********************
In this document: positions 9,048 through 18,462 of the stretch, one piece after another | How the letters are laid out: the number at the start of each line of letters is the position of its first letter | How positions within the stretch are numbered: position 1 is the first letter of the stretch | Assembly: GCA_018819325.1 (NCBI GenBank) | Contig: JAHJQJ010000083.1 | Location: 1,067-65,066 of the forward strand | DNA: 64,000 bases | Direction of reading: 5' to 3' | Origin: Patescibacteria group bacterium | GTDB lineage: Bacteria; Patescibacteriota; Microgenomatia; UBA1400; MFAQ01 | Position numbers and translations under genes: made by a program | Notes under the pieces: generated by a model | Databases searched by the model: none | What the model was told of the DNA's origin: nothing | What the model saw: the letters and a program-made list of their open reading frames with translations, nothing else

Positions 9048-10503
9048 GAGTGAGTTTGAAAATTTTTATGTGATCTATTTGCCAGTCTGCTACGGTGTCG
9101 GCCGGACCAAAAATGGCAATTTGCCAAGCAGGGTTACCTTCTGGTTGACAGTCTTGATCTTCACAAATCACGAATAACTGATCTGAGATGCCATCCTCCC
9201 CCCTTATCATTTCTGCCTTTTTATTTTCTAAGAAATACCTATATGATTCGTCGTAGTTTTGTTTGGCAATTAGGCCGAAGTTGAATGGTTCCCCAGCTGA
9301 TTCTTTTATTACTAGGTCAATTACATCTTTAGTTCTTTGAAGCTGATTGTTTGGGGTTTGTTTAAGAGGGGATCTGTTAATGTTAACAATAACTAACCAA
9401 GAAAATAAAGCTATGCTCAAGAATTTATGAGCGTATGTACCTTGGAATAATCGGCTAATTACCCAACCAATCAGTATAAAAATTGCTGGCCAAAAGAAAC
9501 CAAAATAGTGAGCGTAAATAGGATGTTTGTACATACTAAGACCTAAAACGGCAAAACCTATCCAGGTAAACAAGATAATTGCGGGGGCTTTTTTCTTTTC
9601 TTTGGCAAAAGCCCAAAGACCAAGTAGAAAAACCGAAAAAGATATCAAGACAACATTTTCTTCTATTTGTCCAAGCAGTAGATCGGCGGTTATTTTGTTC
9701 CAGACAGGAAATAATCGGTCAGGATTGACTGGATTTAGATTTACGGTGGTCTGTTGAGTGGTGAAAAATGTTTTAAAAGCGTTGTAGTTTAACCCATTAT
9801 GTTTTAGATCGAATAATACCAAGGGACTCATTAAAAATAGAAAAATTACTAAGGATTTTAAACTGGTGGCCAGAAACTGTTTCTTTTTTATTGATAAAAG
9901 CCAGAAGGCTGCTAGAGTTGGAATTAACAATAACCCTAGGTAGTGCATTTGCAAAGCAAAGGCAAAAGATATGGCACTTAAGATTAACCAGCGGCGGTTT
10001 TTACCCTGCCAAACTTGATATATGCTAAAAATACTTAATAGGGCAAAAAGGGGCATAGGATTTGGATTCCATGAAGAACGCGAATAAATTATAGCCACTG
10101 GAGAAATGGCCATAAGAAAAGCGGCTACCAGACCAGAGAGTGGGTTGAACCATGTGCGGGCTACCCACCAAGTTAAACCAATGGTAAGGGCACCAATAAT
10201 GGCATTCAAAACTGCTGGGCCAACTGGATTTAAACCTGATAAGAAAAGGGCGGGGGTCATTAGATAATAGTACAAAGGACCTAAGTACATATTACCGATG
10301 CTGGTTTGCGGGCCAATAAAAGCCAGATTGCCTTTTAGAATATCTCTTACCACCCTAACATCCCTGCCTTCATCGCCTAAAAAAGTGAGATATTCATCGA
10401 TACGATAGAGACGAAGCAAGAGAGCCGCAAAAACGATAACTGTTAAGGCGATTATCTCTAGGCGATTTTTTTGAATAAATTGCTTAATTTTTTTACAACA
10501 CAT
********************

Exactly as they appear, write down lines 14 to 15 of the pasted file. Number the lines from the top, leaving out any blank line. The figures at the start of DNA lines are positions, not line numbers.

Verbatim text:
10101 GAGAAATGGCCATAAGAAAAGCGGCTACCAGACCAGAGAGTGGGTTGAACCATGTGCGGGCTACCCACCAAGTTAAACCAATGGTAAGGGCACCAATAAT
10201 GGCATTCAAAACTGCTGGGCCAACTGGATTTAAACCTGATAAGAAAAGGGCGGGGGTCATTAGATAATAGTACAAAGGACCTAAGTACATATTACCGATG